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Artificial Intelligence in Healthcare Has Benefits, But Also Challenges That Must Be Rectified: Experts

The technology needs to be examined to ensure it doesn’t create inequities in healthcare, panel hears.

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Screenshot of the Atlantic event in late June

WASHINGTON, July 11, 2022 – While the use of artificial intelligence in healthcare has been lauded by some, experts said at an Atlantic event late last month they are concerned that inaccurate data can also hamper progress in the field.

Artificial intelligence has been used widely across the medical field to analyze relationships between medical providers and patients to improve equality of care, including providing patient risk identification, diagnostics, drug discovery and development, transcribing medical documents, and remotely treating patients.

Carol Horowitz, founder of the Mt. Sinai Institute of Health and Equity Research, argued that while AI plays a substantial role in diagnosing health problems at earlier stages, diagnosing patients more quickly, providing second opinions in diagnoses, enhancing scheduling abilities, stimulating hospital workflow, and finding drug availability for a patient as in dermatology, therapeutics, or population health, it’s not a golden ticket.

She reasoned that it “can reflect and really exaggerate inequities in our system,” negatively affecting healthcare equity among patients.

She stated that AI tools have led to inaccurate measurements in data that have proved harmful to individuals’ health. Horowitz shared the example of faulty AI technology during March 2020 meant to allow individuals to self-monitor their own oxygen levels as a precautionary method to the COVID-19 pandemic but led to inaccurate pulse readings for those with darker skin, and inaccurate data gathering, resulting in delayed treatment for many in need.

Michael Crawford, associate dean for strategy of outreach and innovation at Howard University, added that if these certain mismeasurements and flaws in the technology are not addressed, “AI could increase disparities in health care.”

Alondra Nelson, head of the White House Office of Science and Technology Policy, said when it comes to assessing AI technology innovation for the future, there are both cost and benefits, but we must find “where can we move forward in ways that don’t harm human society but that maximize human benefits.”

As we grapple with how to implement this technology, “we must do science and technology policy that always has equity at the center” for future innovation, said Nelson.

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States Lagging on Bills to Implement 988 Suicide Hotline Mandate as Deadline Approaches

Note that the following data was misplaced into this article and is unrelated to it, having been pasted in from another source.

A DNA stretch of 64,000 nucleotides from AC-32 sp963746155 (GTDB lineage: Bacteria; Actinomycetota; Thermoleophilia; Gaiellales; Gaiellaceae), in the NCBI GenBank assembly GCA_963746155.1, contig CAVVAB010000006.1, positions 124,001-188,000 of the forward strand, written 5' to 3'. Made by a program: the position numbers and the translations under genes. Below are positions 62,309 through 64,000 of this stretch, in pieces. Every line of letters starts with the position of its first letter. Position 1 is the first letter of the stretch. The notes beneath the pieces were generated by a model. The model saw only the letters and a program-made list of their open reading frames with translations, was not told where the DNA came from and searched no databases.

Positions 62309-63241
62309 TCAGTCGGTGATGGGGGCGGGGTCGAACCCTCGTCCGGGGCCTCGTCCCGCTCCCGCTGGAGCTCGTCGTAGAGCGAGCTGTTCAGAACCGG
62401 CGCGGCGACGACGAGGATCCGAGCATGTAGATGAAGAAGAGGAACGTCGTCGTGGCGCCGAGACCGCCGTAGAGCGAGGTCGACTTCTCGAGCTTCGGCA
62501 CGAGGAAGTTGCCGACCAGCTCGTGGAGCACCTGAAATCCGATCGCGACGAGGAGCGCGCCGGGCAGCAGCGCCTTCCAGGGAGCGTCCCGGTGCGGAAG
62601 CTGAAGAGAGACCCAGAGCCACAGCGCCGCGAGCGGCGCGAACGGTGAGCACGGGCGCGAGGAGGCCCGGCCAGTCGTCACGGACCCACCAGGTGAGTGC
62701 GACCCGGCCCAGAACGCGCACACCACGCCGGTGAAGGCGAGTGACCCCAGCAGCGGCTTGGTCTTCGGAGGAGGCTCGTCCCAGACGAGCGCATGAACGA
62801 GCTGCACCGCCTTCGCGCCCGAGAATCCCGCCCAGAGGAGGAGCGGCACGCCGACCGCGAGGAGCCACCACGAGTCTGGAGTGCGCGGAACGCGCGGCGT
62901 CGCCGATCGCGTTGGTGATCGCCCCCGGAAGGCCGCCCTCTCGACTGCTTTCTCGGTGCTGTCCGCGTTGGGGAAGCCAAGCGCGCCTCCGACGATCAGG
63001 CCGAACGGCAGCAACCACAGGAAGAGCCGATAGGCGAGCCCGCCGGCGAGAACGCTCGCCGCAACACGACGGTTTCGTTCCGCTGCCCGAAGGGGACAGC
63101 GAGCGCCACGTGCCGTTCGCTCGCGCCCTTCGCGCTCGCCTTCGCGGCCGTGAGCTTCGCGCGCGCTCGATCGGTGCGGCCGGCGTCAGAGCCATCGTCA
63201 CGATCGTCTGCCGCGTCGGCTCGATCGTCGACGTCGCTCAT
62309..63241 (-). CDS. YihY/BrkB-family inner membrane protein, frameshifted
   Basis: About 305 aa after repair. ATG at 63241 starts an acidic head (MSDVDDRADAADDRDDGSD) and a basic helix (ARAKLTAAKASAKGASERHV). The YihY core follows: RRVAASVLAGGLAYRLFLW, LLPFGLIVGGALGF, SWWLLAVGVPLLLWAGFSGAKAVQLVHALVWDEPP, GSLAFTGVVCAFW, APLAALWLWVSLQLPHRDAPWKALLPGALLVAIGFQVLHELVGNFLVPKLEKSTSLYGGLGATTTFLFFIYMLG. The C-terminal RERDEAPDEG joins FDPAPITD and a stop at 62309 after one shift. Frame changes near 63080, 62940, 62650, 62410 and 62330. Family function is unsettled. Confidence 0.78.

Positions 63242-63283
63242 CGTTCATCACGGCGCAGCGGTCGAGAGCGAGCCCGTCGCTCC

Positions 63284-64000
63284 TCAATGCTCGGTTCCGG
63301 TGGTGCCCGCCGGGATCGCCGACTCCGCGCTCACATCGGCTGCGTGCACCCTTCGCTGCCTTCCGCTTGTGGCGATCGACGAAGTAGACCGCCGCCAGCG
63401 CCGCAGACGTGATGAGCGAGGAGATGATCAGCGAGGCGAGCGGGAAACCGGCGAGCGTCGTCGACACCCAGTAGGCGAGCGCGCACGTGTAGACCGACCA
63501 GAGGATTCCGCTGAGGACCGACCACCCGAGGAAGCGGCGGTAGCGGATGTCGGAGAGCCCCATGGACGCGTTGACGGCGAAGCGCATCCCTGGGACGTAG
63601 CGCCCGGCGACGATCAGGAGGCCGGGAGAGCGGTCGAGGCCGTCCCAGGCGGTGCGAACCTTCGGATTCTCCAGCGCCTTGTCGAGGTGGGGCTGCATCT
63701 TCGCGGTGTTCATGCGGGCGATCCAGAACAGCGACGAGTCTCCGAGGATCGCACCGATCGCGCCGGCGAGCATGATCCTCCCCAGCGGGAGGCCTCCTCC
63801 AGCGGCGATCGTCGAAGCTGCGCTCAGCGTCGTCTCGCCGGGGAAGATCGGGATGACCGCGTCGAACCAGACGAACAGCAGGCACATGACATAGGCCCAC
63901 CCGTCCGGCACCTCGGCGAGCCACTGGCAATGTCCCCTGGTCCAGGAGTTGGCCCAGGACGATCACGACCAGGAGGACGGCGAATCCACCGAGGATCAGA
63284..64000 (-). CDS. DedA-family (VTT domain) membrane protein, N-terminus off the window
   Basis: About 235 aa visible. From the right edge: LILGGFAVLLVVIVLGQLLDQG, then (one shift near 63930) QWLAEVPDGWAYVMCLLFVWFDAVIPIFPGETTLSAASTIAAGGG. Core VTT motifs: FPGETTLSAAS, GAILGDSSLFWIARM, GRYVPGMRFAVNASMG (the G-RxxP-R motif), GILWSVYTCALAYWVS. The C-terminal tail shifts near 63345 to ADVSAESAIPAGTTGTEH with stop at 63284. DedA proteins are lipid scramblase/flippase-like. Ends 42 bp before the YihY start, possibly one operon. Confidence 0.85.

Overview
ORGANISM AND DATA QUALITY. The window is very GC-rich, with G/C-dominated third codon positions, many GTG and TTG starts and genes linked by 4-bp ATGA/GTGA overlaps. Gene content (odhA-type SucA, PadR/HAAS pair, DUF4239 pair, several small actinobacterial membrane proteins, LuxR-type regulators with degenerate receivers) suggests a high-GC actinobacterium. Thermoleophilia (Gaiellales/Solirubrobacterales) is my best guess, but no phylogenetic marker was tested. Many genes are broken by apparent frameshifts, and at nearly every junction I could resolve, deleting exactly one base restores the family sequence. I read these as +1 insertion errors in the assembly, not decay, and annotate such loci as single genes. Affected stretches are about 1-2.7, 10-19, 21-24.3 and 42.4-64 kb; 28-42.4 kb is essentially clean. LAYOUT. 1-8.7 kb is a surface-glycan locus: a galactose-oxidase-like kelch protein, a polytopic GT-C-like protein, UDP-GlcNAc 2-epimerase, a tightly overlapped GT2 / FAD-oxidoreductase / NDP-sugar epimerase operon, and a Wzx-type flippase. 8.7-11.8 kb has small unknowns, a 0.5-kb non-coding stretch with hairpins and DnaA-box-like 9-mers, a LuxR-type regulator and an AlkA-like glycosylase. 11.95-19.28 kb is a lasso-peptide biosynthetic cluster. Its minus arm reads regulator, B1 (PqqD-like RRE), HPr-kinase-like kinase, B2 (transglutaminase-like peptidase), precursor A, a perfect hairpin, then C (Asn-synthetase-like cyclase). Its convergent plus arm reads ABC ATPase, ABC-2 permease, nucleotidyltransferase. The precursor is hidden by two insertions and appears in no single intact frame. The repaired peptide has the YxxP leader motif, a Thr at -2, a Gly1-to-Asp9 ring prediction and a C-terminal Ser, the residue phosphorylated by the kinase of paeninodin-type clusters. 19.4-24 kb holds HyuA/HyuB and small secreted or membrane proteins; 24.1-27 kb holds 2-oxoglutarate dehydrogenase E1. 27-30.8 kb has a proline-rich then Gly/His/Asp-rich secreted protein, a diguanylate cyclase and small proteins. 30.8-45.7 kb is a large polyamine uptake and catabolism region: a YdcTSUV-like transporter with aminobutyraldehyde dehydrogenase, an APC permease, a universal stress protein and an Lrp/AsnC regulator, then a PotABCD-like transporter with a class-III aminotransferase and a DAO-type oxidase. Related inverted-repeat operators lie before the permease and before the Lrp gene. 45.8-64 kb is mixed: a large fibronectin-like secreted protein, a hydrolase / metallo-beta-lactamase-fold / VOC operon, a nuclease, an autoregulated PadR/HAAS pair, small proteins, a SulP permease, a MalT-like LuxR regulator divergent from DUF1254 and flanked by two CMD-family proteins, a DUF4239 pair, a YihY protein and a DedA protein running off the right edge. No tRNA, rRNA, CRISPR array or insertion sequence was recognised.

As of June 7, 20 states have passed legislation to implement the 988 suicide hotline mandate, according to FCC data.

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Screenshot from the FCBA event on June 8

WASHINGTON, June 15, 2022 – Only 20 out of the 35 states that have introduced legislation for a new suicide hotline have made the legislation law as of June 7, according to information from the Federal Communications Commission, as the July 16 implementation deadline nears.

States are required to implement the infrastructure and the funding for a 988 number that will go to the National Suicide Hotline, but only four states have passed bills to finance it, Emily Caditz, attorney advisor of the Wireline Competition Bureau under the FCC, said at a Federal Communication Bar Association event last week. Those states – Colorado, Nevada, Virginia, and Washington – fund the implementation from fees on cellphone lines.

James Wright, chief of crisis center operations at the federal Substance Abuse and Mental Health Services Administration, suggested that “key partnerships between state and local governments” will be necessary to help states meet this deadline.

Laura Evans, director of national and state policy at Vibrant Emotional Health, said this funding will “make sure we have robust capacity for the anticipated 9-12 million contacts we expect to come in that first year.”

The commission ordered the adoption of the nationwide line nearly two years ago, on July 16, 2020.

According to the National Suicide Hotline Designation Act of 2020, “988 is designated as the universal telephone number within the United States for the purpose of the national suicide prevention and mental health crisis hotline system operated through the National Suicide Prevention Lifeline.”

“America’s suicide rate is at its highest since World War II,” said former FCC Chairman Ajit Pai at an FCC event in December of 2019. “A simple three-digit code for a suicide hotline can reduce the mental stigma surrounding mental health and ultimately save lives.

Caditz said the implementation of text messaging “is especially popular with groups that are at heightened risk of suicide or mental health crises, including teenagers and young adults and individuals who are deaf, hard of hearing, deafblind, or speech disabled.”